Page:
Sean: For my blog? I guess mostly serious, after harkening to the advice of the closest thing to an essayist I read as a boy: Province newspaper columnist Eric Nicol, author of some funny books. He liked doing his serious, citizenship, “save the world” columns, but for his final column, his summing up, he had a warning: Don’t do any humorous columns. He said “once the public hears your jester bells tinkling,” they won’t pay attention to your serious stuff. Such a pity. Say, do you think that’s changed?

Me: …no answer…

Sean: I can relate. The previous columnist was Jack Scott, whom my grade five teacher, Mr. Thompson, really liked. Jack used to wonder, as he typed his “save the world” pieces, if there was anybody out there reading. Anybody? Hello? One day he dashed off a piece about picking blueberries up on Mount—Mount X, I better not blab the real name—Next day there was a long line of cars edging up the sole mountain road. Every car carrying a hopeful bucket for berries.

Myself, I write serious speeches to deliver at my toastmasters club. One day, for a quick topic, I did one on the joys of carefully mixing your breakfast cereal. Result? A nice couple from another club have been telling me for years that is their favourite speech of mine, and how they still mix their cereal. Glad to be of help, says I. I can save the world some other time, says I.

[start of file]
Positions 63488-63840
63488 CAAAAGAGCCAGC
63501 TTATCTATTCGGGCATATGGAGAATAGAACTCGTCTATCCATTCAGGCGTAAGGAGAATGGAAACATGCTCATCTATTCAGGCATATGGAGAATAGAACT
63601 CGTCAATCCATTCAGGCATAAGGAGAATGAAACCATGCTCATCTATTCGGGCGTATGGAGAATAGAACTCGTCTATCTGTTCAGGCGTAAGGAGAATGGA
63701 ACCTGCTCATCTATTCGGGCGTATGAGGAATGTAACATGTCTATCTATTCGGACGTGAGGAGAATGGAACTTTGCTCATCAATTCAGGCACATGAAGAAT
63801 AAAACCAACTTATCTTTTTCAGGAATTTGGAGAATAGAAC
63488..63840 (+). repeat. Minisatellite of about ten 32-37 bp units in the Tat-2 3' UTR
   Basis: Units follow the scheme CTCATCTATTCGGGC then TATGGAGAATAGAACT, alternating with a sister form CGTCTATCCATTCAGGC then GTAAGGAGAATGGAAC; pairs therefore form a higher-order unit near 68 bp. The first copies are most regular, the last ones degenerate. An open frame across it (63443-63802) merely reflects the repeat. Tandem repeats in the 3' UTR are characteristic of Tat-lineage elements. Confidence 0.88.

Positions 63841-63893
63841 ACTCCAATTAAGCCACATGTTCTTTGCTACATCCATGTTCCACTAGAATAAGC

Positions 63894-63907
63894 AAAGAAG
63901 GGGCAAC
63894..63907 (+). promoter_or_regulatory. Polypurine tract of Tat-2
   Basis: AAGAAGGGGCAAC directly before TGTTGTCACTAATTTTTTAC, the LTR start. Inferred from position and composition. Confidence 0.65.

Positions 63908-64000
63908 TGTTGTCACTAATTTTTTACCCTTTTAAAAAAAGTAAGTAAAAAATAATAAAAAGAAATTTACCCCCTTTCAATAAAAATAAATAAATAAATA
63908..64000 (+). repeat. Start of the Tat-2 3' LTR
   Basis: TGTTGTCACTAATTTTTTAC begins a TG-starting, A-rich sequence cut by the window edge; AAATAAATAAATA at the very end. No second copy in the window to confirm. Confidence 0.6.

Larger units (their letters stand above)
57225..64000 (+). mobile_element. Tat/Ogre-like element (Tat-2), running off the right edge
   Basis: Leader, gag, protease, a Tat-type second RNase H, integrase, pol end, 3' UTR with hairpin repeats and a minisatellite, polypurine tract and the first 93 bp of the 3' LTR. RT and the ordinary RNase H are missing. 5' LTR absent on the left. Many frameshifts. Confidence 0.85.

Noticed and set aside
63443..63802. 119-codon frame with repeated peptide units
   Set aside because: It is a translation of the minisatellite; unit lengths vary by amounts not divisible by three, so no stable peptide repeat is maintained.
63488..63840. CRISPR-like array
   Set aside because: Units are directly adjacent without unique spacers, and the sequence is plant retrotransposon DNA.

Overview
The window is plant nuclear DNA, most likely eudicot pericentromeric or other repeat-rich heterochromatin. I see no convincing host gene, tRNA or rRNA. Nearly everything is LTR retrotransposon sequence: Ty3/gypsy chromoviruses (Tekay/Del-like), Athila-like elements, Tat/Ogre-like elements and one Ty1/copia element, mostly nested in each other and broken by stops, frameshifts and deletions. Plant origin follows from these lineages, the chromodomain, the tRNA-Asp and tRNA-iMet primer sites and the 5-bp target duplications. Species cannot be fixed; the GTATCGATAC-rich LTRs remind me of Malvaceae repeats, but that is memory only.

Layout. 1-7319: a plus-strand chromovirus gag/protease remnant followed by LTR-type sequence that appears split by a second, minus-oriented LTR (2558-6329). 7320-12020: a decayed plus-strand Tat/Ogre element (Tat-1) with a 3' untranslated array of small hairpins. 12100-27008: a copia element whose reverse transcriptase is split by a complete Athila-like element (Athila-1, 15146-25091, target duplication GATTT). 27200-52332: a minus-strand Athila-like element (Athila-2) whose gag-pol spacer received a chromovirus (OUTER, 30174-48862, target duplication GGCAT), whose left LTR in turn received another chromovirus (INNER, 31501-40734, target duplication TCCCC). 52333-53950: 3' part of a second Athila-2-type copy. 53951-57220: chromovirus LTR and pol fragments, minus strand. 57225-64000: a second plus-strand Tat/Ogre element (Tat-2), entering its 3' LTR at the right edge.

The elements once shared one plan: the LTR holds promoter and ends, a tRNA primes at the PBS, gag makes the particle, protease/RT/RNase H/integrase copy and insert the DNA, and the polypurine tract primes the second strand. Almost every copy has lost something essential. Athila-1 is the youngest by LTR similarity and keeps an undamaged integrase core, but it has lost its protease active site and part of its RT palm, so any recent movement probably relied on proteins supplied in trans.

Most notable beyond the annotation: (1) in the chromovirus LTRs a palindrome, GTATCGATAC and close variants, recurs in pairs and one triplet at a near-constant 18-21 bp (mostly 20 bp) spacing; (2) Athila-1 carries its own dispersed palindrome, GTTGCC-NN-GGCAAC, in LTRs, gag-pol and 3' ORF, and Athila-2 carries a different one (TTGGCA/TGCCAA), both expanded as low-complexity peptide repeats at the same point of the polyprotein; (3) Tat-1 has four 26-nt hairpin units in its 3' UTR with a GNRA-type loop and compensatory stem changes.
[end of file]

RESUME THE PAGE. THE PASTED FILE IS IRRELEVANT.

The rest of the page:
Me: You’re so naturally funny.

Sean: Ya, in real life. Not sure whether I should be funny on my blog, though. I mean, what would Eric Nicol say?

Me: What did Eric say? Besides what you said, I mean.

Sean: He said it is not a good idea to put lots of man-hours into learning how to be funny on the page. Now that television is in colour, that’s where people get their laughs.

Me: That was before computers. Now there’s lots of screens. With print. Like on a page.

Sean: What do you think?